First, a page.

Off the Court

May 18, 2010
By , Dallas, TX
Oh no, here comes my dad rolling in the drive way, in his 1987 Cadillac. I rushed downstairs, grabbed my basketball, and went outside to my hoop, and dribbled the ball so my dad could see me. He waved as he drove in, and had a smile on his face cheek to cheek, so I knew he was happy to see me on my old hoop.

I had been doing this routine as long as I could remember. I would rush downstairs as my dad drove his car in so he could see me play basketball for just a second. My dad had gotten me a hoop when I was two and thought that I loved it.

My dad was the only mechanic for 150 miles so he was busy around the clock, and Sunday too. He was a high school basketball star and managed to play some at the community college, but that was it. When he got home at 11:30 p.m. he would tell me about all of his games, and he would ask how my games at the recreation center were. I would say I was the star of the team and every one would like me. The only thing I would really play would be third string left bench. People on the team nick named me, “Pine Boy,” because after sitting on the bench for an hour, my shorts would get pine stains from the wood.

One Sunday, my dad came home early from work. He NEVER came home from work before eleven p.m., and today he was back at two in the afternoon.

He screamed, “Jason, get down here! I have a surprise for you.

I went downstairs with my palms sweating, and my heart racing faster and faster. For some reason my gut was having a tingling sensation.

My dad had a million dollar grin on his face. “I got the afternoon off and I thought it would be great if I could take you to the recreation center to play some pickup basketball with other kids,” my dad said.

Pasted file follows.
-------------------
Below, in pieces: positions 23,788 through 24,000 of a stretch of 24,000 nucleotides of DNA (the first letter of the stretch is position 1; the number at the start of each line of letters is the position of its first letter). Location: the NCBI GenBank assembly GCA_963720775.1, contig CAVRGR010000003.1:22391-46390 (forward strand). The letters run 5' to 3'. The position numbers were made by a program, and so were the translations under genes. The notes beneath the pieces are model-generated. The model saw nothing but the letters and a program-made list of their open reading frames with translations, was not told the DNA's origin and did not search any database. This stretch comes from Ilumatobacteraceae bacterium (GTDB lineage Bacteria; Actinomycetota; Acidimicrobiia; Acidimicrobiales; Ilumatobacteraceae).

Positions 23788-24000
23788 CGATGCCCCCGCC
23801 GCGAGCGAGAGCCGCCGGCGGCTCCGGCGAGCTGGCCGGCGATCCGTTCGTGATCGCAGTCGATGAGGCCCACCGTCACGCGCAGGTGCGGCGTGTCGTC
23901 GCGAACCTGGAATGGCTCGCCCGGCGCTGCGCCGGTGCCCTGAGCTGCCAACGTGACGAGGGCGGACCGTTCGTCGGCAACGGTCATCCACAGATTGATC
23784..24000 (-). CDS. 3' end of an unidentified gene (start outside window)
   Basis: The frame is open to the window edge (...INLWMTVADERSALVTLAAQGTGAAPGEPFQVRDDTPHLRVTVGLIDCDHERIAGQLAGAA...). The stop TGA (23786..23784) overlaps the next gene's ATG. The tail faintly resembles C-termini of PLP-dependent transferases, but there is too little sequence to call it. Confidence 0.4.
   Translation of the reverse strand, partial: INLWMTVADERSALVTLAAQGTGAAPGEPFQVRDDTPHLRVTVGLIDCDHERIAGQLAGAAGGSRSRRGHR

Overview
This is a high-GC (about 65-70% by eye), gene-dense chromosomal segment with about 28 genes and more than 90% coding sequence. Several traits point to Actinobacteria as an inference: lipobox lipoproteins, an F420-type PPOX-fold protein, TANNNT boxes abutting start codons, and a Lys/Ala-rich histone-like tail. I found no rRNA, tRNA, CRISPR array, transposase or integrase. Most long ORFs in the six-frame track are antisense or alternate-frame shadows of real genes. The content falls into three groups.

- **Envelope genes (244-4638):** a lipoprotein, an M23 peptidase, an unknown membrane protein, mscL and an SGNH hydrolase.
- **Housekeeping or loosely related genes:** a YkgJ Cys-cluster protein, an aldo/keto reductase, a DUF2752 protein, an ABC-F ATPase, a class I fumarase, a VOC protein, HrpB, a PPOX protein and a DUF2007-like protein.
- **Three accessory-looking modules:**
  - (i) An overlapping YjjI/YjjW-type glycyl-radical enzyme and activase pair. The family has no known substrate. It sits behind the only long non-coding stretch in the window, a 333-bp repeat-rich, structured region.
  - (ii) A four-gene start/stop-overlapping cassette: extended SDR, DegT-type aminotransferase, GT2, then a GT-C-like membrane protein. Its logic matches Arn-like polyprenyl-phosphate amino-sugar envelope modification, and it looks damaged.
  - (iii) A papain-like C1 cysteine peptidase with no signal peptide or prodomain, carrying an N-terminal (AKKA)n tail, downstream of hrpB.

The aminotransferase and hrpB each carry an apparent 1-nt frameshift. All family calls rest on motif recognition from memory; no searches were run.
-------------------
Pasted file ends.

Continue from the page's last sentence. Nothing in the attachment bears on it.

“Why? Basketball season isn’t for a month?” I said nervously.

“I know, but its basketball you are never off season,” said my dad.

We got into his Cadillac and drove a mile and a half to the recreation center. As soon as I opened the gymnasium door, I had a chill run down my spine. The court had not been waxed since its opening in 1979, there was only one basket with half a net, and the smell of the area could make you puke. To most people out of town this place would be a dump, but if you were from our town you would have a sense of pride walking on the court. You can’t ruin the reputation of the people who played on the court before you, or you will be swarmed by guilt.

I went to the group with about six boys my age. We started with lay-ups. All seemed well until I came up. I took a dribble tripped over my shoelace, and fell to the floor. Everyone laughed at me and my dad’s face was as red as a fire truck. I knew he was angry. All of the drills were like this throughout the day ending in laughter. After about thirty minutes, my dad had enough and went straight for the car. The clinic was over fifteen minutes later and I went to the car.

My dad had the worst expression on his face when he said, “Jason, that was embarrassing and I can’t believe you lied to me about being an all star.”

I replied, “I have to lie! You are never home to teach me or play with me.”

“You know that I am the only mechanic in town for 150 miles! I don’t have the time!” rebutted my dad.

“Well, you love basketball so I didn’t want to disappoint you!” I screamed.

“Jason, no matter what you are my son. I support you in whatever you want to do,” responded my dad.

The rest of the car ride was silent the way home. I was surprised, but embarrassed about our conversation. We went to go get pizza and my dad said that we needed to have a better relationship and he would try to get home every day before seven. I felt the gap in my heart fill up knowing that my dad would be proud of me no matter what even if it was Off the Court.

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AnonUhmus said...
Jun. 1, 2010 at 3:14 pm
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